As steward of the legendary community-oriented music venue Meow Meow, Todd Fadel did more than anyone else in the early 2000s to keep all-ages music alive in Portland. But after five years of tireless involvement in local culture, Fadel bowed out of the business when his volunteer-run, famously hospitable club closed in February of 2005. I was therefore delighted to learn that he would be throwing his hat back in the booking ring, organizing all-ages concert events at comfy Northeast coffeehouse Urban Grind (2214 NE Oregon). The first, free Meow Meow Presents show begins at 3 pm on Saturday, October 20 and features Asthmatic Kitty's Half-Handed Cloud, Olympia's fantastic feel-good collective LAKE, local songsmiths Upsidedown Cat and Kelli Schaefer, as well as Fadel's own glitch-soul dude-party, the Beauty. We discussed his new curatorial endeavor:
How is booking for someone else's place different from booking for your own?
I'm treating it like my own place. In fact, even at Meow Meow I had to defer to rental nights and outside promoters, which made it feel like the venue "wasn't mine." So, I'm trying to be more "hands on," like I was able to be at the beginning years of Meow Meow, hoping to pick up where I left off.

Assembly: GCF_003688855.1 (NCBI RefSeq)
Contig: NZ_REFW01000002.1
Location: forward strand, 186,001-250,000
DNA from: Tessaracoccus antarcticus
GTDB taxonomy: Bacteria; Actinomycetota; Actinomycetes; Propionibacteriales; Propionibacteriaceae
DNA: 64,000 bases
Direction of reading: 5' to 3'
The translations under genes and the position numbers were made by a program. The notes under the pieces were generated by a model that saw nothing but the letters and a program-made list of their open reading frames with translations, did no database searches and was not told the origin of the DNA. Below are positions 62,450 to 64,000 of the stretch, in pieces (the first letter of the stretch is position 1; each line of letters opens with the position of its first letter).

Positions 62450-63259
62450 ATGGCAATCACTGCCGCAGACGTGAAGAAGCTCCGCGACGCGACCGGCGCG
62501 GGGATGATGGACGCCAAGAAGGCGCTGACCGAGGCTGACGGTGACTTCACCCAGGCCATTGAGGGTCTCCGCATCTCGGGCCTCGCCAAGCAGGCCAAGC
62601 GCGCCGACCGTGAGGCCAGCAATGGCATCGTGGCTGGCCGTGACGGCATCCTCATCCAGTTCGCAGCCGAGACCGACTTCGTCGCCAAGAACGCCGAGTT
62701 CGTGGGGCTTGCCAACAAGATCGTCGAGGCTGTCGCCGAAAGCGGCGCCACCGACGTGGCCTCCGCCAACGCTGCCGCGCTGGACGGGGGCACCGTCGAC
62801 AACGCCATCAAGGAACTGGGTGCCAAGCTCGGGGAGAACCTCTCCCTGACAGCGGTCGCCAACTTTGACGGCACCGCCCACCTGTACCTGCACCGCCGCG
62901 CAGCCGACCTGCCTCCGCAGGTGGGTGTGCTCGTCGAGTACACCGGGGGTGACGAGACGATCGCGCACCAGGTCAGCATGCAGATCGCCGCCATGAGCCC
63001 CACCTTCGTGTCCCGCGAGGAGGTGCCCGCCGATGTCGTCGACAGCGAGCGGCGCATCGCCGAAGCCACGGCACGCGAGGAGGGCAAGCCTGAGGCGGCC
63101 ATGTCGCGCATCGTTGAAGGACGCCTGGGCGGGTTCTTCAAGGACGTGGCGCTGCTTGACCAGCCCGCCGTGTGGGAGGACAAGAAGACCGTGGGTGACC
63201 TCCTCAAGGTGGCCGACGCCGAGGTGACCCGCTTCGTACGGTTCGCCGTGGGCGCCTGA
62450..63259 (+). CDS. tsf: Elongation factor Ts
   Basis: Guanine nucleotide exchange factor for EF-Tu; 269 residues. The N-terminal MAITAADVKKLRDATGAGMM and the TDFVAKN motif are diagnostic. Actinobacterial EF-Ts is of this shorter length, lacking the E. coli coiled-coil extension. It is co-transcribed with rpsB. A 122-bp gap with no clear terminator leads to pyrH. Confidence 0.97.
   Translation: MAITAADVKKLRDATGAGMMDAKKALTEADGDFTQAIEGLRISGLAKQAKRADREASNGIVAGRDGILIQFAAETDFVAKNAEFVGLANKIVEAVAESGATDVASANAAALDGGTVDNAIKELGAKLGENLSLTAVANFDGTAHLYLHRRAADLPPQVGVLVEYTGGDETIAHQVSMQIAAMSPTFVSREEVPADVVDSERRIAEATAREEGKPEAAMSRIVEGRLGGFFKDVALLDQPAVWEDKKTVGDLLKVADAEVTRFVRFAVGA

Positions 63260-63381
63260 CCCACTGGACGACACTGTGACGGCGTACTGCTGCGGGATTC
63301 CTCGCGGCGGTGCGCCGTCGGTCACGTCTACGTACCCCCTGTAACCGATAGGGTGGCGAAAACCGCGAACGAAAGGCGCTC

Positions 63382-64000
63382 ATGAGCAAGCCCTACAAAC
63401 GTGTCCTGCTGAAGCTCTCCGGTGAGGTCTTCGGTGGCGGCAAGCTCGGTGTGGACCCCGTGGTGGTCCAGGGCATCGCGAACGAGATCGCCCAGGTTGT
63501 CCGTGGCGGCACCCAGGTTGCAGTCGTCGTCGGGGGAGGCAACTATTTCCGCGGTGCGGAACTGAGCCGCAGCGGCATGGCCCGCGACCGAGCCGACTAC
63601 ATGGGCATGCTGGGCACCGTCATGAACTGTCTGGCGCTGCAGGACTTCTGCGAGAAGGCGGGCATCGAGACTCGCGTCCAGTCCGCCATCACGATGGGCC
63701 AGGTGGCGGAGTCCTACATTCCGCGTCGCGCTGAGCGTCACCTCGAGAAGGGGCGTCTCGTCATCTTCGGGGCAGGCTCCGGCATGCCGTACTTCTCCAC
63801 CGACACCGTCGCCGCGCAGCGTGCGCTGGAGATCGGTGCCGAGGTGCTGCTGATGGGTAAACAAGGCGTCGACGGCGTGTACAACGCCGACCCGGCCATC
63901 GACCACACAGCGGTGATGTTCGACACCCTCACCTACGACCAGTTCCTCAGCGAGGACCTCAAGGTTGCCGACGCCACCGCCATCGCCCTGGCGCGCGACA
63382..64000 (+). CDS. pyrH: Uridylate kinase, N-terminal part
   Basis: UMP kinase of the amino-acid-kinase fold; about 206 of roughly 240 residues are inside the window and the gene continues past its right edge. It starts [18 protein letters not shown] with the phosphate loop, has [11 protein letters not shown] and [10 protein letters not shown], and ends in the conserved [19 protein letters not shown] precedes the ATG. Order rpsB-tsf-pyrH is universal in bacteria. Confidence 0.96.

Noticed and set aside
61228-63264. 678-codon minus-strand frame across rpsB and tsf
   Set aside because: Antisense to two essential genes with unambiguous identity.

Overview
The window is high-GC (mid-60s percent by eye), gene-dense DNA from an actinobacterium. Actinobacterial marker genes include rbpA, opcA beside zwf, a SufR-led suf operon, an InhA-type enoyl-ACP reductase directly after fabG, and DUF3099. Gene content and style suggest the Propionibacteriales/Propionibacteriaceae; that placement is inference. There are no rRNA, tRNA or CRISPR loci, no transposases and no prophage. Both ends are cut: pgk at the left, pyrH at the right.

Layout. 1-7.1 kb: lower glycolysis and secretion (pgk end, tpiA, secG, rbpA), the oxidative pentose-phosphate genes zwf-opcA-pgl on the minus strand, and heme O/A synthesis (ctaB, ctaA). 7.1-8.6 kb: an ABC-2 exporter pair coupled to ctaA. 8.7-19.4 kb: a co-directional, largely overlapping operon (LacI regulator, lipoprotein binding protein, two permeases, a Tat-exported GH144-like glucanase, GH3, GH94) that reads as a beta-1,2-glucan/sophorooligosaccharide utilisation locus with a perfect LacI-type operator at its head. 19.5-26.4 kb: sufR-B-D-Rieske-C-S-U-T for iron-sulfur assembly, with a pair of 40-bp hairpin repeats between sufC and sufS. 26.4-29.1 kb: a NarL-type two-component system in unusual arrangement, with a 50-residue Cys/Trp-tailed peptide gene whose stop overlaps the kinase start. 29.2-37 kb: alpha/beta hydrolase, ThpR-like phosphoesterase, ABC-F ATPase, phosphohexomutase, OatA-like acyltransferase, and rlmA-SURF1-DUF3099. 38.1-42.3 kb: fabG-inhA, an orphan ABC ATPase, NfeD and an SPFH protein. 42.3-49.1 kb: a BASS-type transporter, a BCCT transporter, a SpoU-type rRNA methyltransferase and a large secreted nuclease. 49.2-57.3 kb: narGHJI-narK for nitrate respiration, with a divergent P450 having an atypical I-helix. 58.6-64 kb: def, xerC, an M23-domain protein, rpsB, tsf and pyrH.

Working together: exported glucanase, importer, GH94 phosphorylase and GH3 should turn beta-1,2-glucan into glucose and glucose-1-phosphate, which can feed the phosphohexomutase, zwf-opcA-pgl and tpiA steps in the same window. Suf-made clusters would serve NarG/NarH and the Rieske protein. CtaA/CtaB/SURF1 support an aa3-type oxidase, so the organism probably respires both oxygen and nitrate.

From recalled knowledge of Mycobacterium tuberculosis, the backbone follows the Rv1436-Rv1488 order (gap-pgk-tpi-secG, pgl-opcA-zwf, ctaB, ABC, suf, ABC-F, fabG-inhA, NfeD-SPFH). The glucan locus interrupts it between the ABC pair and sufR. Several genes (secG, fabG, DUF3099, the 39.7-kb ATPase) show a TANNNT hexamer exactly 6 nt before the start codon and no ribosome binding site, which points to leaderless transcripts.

How do you feel the world of Portland music has changed since Meow Meow?
I'm so proud of those that have gotten famous, because I think they represent our community perfectly. What Portland has is charm and personality. If you look at all of the artists here, that's what seems to "stick" as our community identity. I spent a lot of time trying to get everyone to "get along," but that just is an impossible task to try to undertake. 2000-2004 was a fun time in Portland, since then I think things have settled down, but people are friendlier, community is stronger, and we're all a bit more appreciative.
What kind of atmosphere and booking aesthetic are you looking to build at Urban Grind?
Urban Grind Eastside is a great place to hang out. I want to experiment with different show approaches to see what would make folks feel the most like it was a house party. Boy Gorilla and Marriage Records bands (and their respective label heads) are totally in sync with that idea. I want to start out stuff with label showcases, cause we did that in the early days of Meow Meow.
I'm tired of the model of show-going. It's set up to put the artists on a pedestal. My theory is that if that boundary was gently but forcibly shoved aside everyone will get more from the event. I'm going to do everything I can muster to ensure that the events are set up to allow that to happen.